Most Stylish Places to Eat in Paris
Words Kate Ross
Paris is, quite rightly, as famous for its cuisine as its artwork, haute couture shopping and Haussmann architecture. With stylish restaurants that are a true feast for the senses, and décor ranging from 18th century palatial to achingly hip, here are six of the best, set to delight your eyes as well as your palate.
Inspired by the Château de Versailles’ Salon de la Paix, three Michelin starred Le Meurice is sheer indulgence, blending Crystal chandeliers and antique mirrors with an abundance of marble, bronze and fresco, resulting in ornate, elegant surroundings. Dishes include veal with tomatoes and purslane, and Guinea fowl pie.
Situated atop the Théâtre des Champs Elysées, Maison Blanche is all about drinking in those panoramic views of Paris’ infamous skyline. Its all-white terrace, intimate silk booths and crystal colour-changing bar ooze sophistication. To eat, try the degustation menu, which includes duck foie gras and Brittany lobster.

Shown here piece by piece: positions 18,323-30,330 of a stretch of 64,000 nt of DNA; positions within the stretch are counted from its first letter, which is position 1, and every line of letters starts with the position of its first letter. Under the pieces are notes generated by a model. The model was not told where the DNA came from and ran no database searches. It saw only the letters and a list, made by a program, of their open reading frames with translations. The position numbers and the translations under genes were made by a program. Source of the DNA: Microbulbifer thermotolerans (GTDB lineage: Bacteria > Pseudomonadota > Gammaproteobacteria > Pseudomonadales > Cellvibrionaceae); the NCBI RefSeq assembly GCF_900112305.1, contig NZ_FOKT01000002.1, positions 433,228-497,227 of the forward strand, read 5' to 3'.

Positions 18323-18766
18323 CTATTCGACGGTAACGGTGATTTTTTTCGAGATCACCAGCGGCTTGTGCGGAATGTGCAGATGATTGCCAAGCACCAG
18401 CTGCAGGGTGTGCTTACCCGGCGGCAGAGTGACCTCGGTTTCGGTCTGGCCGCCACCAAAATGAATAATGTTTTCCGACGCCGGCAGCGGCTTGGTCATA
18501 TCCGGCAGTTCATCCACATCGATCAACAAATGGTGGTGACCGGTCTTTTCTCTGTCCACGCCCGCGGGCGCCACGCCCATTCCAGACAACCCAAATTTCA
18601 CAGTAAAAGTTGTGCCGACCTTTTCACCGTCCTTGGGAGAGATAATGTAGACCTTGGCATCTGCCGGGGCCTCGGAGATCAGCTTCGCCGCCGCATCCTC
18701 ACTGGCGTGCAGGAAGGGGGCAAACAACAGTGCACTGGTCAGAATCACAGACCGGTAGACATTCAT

Eclectic offers 1970s inspired geometric décor, honeycomb patterned walls and leather, concrete and brass detailing, resulting in the whole restaurant shimmering in gold. There’s even a display of gold-sprayed oxford brogues. Expect black cod, steak tartare and oysters.
Le Dauphin provides a cool marble enclosure with curved glass panels, in which organic wines are coupled with a regularly changing array of small plates that showcase modern Fresh cuisine: think boeuf bourguignon, brandade and squid ink risotto.
Glass domed Kong brings Tokyo to Paris, featuring a fluoro-staircase, Polaroid covered walls, black and white mural flooring, and Louis XV chairs. There’s as much to see out of this ultra modern space age bubble as there is in, with views over the Seine, Pont Neuf, and the Art Deco Samaritaine. It’s paired, naturally, with Franco-Japanese modern fusion.
It’s worth disembarking at Gare du Lyon just for Le Train Bleu. The extravagant gold paneling, magnificent paintings stretching across the ceiling and brass luggage racks between the plush booths mirror early 20th-century ornate luxury. As for the food, there’s sautéed veal sweetbread and Basque-style monkfish.